On January 26, 1976, plaintiffs filed the third amended complaint, again naming, among others as defendants, the Shapiro and Danning defendants. Summons on the third amended complaint was returned on February 27, 1976. Thereafter, these defendants sought and obtained, as to them, an order of dismissal of the third amended complaint, on the ground that plaintiffs had failed to make a return of service of summons upon them within three years from the commencement of the action, as required by Code of Civil Procedure section 581a, subdivision (a).3 It is this determination, made June 10, 1976, from which plaintiffs appeal.
The statutory rule requiring the return of service of summons within three years of commencement of the action has been termed mandatory and jurisdictional (Gonsalves v. Bank of America (1940) 16 Cal.2d 169, 105 P.2d 118) and serves the purpose of encouraging prompt prosecution of lawsuits (Elling Corp. v. Superior Court (1975) 48 Cal.App.3d 89, 123 Cal.Rptr. 734).
The three-year period is computed from the time the complaint is filed, despite the fact that there are subsequent amendments (Perati v. Atkinson (1964) 230 Cal.App.2d 251, 40 Cal.Rptr. 835) and defendants by their true names are substituted in the pleadings for Doe defendants at a later time (Watson v. Superior Court (1972) 24 Cal.App.3d 53, 100 Cal.Rptr. 684; Lopa v. Superior Court (1975) 46 Cal.App.3d 382, 120 Cal.Rptr. 445).
Certain exceptions to mandatory application of this statute in addition to those set forth in the statute itself have been judicially recognized. One is the situation where it is impracticable, impossible or futile to comply with the statutory requirements. (Wyoming Pacific Oil Co. v. Preston (1958) 50 Cal.2d 736, 329 P.2d 489.) Another is where a defendant's conduct creates an estoppel which precludes his reliance upon the statute. (Tresway Aero, Inc. v. Superior Court (1971) 5 Cal.3d 431, 96 Cal.Rptr. 571, 487 P.2d 1211.)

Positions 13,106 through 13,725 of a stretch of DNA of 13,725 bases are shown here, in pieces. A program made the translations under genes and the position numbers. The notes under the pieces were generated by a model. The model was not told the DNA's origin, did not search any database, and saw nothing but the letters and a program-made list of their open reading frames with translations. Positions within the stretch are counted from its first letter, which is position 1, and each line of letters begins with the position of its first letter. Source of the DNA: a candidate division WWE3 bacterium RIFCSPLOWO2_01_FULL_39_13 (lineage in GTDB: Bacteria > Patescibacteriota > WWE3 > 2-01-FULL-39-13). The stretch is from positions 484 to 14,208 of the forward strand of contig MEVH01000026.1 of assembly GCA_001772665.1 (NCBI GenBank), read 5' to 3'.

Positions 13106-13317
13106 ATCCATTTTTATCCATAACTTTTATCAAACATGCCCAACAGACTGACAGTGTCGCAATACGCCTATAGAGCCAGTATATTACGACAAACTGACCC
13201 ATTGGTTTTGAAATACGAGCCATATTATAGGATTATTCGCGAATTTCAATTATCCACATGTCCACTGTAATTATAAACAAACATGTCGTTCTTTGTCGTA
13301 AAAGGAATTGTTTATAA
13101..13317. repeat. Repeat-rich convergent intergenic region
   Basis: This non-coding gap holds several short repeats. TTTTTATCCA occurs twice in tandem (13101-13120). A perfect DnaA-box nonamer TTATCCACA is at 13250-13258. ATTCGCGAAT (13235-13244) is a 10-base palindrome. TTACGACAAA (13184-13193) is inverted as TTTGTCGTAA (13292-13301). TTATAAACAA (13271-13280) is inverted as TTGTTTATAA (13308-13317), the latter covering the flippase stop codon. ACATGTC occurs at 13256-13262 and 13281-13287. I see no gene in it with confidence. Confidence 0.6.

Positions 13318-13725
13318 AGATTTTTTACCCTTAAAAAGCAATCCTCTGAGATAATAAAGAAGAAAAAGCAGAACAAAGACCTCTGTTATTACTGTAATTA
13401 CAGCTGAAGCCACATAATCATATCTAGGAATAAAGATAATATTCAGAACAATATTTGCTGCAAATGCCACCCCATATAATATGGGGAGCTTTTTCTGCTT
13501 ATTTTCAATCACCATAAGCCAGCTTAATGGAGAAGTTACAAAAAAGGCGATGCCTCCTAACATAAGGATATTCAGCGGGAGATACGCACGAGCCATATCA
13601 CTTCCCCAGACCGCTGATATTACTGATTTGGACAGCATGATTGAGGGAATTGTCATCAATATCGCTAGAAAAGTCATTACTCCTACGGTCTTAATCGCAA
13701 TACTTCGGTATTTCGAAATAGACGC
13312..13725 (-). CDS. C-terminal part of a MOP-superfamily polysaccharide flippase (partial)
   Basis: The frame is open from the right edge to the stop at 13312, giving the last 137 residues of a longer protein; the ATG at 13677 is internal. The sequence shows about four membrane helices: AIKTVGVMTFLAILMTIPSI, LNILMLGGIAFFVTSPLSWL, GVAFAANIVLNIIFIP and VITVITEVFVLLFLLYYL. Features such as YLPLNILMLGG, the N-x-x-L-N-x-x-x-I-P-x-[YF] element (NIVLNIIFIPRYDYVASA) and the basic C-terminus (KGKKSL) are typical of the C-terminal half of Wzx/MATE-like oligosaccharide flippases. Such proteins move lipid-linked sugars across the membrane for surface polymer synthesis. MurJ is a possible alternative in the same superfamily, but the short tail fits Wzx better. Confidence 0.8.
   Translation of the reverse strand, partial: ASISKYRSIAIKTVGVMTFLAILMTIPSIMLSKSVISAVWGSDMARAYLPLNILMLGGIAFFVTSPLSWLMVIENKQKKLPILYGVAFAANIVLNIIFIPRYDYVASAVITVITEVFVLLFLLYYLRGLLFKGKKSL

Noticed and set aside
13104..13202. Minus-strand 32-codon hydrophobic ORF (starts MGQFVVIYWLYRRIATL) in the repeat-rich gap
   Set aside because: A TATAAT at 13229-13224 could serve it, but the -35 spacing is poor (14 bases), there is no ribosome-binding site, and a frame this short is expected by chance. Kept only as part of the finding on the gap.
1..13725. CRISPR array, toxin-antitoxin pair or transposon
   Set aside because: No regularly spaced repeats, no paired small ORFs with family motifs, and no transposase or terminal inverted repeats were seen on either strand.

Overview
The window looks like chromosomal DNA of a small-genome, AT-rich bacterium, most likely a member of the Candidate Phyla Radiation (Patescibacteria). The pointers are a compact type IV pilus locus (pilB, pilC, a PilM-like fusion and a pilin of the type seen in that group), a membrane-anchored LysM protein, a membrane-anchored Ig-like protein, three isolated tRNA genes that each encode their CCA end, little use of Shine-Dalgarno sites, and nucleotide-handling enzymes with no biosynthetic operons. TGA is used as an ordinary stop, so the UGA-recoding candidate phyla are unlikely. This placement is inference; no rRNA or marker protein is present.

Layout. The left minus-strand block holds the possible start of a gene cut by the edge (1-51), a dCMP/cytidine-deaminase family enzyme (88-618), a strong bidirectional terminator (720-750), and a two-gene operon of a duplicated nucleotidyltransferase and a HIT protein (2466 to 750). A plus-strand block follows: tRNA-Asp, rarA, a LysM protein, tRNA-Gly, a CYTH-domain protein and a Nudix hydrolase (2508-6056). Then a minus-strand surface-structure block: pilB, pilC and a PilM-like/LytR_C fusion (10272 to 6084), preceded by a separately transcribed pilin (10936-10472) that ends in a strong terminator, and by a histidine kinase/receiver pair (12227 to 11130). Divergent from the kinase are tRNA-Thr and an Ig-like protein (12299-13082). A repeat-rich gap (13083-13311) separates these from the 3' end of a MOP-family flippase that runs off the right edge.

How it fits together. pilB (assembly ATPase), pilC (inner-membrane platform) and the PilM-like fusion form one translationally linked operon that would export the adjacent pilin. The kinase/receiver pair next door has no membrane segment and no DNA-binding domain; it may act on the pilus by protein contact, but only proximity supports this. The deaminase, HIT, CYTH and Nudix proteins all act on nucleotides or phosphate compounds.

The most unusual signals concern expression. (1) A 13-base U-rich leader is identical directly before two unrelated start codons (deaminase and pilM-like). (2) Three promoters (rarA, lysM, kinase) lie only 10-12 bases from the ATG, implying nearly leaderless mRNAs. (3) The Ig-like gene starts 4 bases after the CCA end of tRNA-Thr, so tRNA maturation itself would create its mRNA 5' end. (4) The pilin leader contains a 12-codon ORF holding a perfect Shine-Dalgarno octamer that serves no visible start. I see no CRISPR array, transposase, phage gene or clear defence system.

Plaintiffs argue here that in computing the three-year period in the instant case, we should not include that period of time the case was on appeal to this court, because it would have been “impracticable, impossible or futile” to proceed against anyone in the trial court in any meaningful way while the appeal was pending. In view of the fact that the judgment from which the appeal was taken in 1973 was one of dismissal as to all parties served at that time, we agree with plaintiffs' position that appeal time should be counted as tolling the statutory period.
However, this does not assist plaintiffs herein, for, as the chronology of events demonstrates, the third amended complaint was served, and the return filed, too late, after taking into account the appeal time involved. The notice of appeal was filed two years and eleven months after the filing of the original complaint on December 27, 1973, leaving plaintiff only one month after the remittitur was returned to the trial court to name the Does and serve them and return proof of service to the court.
The remittitur was filed on September 5, 1975, and plaintiff had until October 5, 1975, to complete his service and return of service. This was not done. The return of service on the second amended complaint was not made until November 13, 1975. Although the Shapiro and Danning defendants made general appearances in the action in November 1975, these appearances were not made within the three-year period, and did not cure the defect. (See Busching v. Superior Court (1974) 12 Cal.3d 44, 115 Cal.Rptr. 241, 524 P.2d 369.)